I want to be clear that we can keep fighting to ensure that paid sick days are legislated, that rent relief is legislated and that our government takes real steps to ensure real safety for our communities. We can support housing justice struggles in their fights against evictions and houselessness, and support and get plugged into campaigns like the Fight for 15 and Fairness and groups the Spring Socialist Network who have both  been working hard to build real multi-racial working class power. So that is how I would like to wrap up this question and end on a positive note, that we really just have to keep fighting and listening to our communities. 

Brook

Thank you, yeah, that was a really well rounded answer. So now, looking forward a little bit, we spoke a lot about how the pandemic has changed and affected teaching practices so far, but I was wondering if you had any recommendations for a transition back to school post-vaccination or post-pandemic?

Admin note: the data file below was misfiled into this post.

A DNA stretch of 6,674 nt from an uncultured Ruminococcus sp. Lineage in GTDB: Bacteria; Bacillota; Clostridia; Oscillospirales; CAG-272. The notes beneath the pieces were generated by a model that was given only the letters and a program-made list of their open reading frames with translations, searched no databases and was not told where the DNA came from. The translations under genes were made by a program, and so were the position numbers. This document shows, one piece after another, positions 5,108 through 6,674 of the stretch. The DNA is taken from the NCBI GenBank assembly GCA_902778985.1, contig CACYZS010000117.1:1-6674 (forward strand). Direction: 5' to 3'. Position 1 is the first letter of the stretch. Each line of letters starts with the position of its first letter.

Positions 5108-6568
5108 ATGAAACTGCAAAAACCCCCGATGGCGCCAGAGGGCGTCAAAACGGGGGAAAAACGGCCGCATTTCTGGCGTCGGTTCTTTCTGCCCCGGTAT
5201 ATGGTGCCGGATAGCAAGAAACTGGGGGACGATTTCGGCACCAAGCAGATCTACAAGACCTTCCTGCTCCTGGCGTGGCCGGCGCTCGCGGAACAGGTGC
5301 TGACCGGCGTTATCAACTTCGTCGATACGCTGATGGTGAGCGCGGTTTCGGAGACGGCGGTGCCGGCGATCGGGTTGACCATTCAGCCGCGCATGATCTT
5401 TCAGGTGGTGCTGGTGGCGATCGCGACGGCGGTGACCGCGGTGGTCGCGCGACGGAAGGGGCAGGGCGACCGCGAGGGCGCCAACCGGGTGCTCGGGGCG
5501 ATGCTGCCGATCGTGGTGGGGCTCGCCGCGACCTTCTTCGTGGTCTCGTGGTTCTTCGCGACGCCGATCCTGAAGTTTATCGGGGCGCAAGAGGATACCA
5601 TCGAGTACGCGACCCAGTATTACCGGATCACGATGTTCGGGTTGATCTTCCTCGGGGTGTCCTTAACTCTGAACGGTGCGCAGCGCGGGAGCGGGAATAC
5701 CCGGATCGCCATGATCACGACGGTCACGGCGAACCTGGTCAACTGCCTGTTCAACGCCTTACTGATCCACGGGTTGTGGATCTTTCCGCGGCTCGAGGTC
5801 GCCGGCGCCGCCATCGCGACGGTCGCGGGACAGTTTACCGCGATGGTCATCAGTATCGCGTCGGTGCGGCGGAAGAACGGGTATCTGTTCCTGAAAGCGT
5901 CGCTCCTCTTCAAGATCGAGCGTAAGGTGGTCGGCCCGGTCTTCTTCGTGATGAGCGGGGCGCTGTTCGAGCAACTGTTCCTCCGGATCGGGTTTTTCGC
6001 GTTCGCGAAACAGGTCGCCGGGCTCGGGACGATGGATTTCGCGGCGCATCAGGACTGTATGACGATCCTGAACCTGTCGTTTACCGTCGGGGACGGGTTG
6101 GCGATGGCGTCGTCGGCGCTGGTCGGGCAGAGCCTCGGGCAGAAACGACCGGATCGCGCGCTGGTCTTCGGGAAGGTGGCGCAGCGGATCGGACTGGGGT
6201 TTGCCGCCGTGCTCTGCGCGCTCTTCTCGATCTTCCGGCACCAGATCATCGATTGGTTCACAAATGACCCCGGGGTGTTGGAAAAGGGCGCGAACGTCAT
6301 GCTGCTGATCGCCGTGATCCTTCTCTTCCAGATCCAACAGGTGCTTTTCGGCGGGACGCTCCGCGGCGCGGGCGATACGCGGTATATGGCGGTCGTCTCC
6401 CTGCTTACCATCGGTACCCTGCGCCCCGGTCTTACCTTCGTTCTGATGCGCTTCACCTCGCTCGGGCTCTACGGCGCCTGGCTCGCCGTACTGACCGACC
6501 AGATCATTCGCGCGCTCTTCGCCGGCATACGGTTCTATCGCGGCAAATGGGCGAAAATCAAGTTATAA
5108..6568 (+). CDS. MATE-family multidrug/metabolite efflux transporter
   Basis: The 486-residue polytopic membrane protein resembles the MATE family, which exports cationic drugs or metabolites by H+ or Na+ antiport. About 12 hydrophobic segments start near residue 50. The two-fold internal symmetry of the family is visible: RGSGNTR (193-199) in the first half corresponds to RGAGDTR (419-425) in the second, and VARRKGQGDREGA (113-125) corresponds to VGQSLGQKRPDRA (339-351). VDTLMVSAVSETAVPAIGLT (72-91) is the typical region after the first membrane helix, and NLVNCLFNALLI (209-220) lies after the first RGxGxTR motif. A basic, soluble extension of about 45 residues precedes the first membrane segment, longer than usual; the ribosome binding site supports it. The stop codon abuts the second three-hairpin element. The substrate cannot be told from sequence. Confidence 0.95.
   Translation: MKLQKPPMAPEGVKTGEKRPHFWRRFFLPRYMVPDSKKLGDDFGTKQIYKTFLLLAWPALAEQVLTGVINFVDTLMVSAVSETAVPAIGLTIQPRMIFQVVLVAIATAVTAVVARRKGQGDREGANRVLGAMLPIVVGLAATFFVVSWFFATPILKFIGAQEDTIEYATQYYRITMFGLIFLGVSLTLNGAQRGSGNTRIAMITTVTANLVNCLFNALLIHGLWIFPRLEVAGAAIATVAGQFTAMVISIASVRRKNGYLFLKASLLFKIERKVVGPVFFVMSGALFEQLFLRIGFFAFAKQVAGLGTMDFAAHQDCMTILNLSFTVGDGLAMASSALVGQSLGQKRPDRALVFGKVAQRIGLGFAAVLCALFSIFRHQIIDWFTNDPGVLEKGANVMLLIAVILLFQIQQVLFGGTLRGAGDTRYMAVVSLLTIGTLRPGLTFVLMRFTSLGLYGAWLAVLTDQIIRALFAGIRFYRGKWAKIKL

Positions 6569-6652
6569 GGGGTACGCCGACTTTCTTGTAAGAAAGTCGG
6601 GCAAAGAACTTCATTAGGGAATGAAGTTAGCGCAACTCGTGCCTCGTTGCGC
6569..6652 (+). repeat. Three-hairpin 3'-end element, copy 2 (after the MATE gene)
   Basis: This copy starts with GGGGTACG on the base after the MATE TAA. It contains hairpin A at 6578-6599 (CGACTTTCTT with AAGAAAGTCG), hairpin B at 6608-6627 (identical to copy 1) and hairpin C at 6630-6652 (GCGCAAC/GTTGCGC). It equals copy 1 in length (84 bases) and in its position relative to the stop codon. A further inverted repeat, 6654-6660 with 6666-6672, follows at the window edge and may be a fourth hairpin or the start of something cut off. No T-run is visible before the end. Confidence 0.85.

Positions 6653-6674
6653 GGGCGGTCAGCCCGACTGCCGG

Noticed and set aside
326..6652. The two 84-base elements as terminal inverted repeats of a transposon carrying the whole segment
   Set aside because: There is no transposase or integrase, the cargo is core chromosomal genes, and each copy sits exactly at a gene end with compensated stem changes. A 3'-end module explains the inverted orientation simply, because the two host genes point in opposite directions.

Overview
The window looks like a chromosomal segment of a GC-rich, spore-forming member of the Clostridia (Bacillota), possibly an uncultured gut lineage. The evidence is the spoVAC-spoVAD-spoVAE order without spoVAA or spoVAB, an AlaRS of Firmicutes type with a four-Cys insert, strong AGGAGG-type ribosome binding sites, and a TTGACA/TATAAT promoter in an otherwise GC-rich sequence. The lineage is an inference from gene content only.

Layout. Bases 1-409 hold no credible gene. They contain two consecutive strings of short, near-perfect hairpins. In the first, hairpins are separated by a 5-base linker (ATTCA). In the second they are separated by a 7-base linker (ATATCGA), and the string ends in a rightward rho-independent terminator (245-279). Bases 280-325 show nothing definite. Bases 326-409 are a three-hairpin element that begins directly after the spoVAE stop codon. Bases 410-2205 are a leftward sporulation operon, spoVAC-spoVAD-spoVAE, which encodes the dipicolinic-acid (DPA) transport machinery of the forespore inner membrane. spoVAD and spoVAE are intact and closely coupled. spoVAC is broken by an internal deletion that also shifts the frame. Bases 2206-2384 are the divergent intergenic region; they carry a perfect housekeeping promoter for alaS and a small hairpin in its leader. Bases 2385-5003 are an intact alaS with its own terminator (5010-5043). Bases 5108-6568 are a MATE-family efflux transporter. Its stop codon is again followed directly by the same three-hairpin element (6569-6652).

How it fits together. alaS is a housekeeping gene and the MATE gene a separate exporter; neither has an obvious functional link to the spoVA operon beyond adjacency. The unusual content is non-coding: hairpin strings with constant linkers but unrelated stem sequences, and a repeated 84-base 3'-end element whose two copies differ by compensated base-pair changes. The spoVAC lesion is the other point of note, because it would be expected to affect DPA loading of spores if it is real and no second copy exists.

Alexis

Recommendations? Ah, honestly I just, in my head I’m just shouting, “WE NEED TO KEEP EVERYTHING THE SAME!!!” 

Like, I think we’re really starting to understand the importance of everyone getting the vaccinated, and also that we still need to follow safety measures like social distancing and wearing a mask after receiving the vaccine. We’re still learning about how the vaccine works in stopping the spread, and we do know for sure that the vaccine can help us individually have a better immune response if we are exposed to Covid. But again, we have to keep safety measures in place. 

So I’m really hoping that we keep these smaller class sizes, that we keep mandating masks in schools, we keep, teachers will know this, you know, after students sit down and go to their next class, we spray the desks, right? We need to keep up these practices. If a student hands in a paper copy of something, we quarantine that paper right.